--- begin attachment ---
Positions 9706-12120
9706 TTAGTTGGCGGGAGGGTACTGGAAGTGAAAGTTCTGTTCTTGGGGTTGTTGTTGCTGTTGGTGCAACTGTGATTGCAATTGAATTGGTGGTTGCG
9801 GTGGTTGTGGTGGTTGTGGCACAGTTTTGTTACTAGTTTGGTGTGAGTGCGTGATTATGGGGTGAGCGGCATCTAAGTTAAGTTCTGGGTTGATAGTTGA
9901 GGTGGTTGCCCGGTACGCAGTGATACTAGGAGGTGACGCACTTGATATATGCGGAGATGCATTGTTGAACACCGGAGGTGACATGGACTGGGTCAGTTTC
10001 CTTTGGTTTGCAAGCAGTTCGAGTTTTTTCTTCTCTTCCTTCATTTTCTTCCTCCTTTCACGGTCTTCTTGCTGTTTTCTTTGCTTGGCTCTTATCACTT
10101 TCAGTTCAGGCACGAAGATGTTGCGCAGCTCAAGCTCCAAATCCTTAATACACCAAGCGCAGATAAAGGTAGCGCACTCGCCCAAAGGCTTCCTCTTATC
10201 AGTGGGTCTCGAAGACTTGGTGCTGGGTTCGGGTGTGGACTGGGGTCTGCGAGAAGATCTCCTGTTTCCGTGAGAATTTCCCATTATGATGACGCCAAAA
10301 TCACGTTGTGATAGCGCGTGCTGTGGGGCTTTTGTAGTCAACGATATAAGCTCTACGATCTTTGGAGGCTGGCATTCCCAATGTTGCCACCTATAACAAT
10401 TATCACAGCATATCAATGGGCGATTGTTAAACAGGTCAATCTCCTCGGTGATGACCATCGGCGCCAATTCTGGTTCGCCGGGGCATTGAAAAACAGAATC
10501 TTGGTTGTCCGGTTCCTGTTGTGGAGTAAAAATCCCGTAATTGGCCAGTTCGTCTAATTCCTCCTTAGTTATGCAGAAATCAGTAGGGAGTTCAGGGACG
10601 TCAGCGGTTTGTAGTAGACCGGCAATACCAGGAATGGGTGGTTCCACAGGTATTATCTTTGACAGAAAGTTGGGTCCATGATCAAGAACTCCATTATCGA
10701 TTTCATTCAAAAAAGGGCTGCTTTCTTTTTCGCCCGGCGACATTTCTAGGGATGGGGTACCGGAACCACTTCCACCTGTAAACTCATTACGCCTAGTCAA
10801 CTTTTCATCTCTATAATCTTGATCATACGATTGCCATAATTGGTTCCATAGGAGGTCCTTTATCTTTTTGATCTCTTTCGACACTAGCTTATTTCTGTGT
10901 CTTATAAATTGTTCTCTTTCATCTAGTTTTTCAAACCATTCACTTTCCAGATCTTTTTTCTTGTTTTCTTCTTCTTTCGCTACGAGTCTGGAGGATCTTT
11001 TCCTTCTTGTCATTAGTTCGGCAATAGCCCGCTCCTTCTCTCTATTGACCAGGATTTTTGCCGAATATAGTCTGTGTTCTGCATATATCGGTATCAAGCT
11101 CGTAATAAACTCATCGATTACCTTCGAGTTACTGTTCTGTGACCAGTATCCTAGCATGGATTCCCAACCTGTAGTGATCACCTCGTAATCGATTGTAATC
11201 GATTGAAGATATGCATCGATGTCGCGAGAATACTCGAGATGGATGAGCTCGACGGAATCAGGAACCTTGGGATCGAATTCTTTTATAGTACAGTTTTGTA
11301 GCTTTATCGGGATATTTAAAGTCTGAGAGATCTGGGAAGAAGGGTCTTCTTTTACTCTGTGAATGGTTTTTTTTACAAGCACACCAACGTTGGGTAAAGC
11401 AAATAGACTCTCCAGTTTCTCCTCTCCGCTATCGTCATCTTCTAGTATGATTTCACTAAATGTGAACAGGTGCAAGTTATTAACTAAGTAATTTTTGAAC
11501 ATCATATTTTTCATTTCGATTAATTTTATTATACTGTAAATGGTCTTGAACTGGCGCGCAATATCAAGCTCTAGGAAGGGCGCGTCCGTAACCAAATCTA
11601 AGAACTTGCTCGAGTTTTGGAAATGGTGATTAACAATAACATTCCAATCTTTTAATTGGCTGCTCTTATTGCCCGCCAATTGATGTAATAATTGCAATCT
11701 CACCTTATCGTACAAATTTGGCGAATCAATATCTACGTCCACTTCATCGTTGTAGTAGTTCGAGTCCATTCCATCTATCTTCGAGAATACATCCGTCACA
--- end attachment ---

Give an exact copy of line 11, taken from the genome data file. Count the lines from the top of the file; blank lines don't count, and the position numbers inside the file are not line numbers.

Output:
10601 TCAGCGGTTTGTAGTAGACCGGCAATACCAGGAATGGGTGGTTCCACAGGTATTATCTTTGACAGAAAGTTGGGTCCATGATCAAGAACTCCATTATCGA